By M M Special Correspondent
New Delhi: the Government of India’s stand in the High court on debarring disabled persons from Hajj has come for sharp criticism. The National Platform for the Rights of the Disabled Thursday deplored the affidavit filed by the Union Ministry for Minority Affairs in the Delhi High Court in a case challenging the new Haj Policy that virtually bars certain categories of disabled persons from undertaking the Haj.
Muralidharan Vishwanath, general secretary of the NPRD said in its attempt to defend the Haj policy that is outright discriminatory, the government is portraying the entire disabled community as beggars. “This is demeaning and an out-and-out abuse, which has to be squarely condemned. That a few disabled are compelled into begging, reflects poorly on skewed priorities of successive governments at the centre that have failed to ameliorate the conditions of the vast mass of the disabled population”, he added.
He recalled that a NPRD delegation met the Minister for Minority Affairs Muktar Abbas Naqvi in January along with MP T K Rengarajan, MP, and asked him to remove these discriminatory provisions. Then, the Minister assured that he would issue an advisory to the Haj Committee of India to review the guidelines and “bring it in conformity” with the Rights of Persons with Disabilities Act, 2016. He had also assured that “corrective action” will be taken”, Muralidharan said.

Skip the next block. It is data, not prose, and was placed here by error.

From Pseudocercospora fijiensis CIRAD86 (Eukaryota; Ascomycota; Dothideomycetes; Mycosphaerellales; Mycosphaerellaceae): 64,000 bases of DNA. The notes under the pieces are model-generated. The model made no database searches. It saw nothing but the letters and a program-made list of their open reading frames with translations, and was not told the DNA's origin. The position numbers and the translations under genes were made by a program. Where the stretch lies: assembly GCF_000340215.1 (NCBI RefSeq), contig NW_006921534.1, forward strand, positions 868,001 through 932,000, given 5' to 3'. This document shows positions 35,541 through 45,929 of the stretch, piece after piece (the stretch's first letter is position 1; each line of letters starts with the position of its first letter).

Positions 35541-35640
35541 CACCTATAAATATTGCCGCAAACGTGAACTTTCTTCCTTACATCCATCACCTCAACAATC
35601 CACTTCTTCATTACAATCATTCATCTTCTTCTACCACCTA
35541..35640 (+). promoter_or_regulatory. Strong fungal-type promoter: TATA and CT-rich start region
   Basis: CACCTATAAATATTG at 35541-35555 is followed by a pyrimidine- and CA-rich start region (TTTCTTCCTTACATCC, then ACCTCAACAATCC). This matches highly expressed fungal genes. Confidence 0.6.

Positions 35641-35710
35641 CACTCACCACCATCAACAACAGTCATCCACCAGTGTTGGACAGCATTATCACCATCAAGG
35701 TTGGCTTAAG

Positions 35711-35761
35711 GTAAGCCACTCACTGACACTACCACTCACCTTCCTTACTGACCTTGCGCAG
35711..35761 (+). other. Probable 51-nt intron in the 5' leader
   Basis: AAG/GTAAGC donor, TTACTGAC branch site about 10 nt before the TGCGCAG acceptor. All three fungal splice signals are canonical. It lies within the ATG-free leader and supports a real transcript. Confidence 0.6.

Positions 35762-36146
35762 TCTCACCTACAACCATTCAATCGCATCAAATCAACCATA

Even while the clause “Persons whose legs are amputated, who are crippled, handicapped, lunatic or otherwise physically/mentally incapacitated” – are ineligible to apply for Haj — has been removed from the guidelines uploaded on the website of the Haj Committee of India – that this was under pressure, is quite obvious.
It is to be mentioned that there is no ban put by the Saudi Arabia government on performing Haj by disabled people.
What is even more outrageous is that in its affidavit the government has sought to defend the usage of this derogatory terminology. This is unacceptable to say the least.
Notwithstanding the use of patronizing terms like Divyang to connote people with disabilities, the disabled continue to be denied dignity, accommodation and recognition of their rights as equal and productive citizens, he said.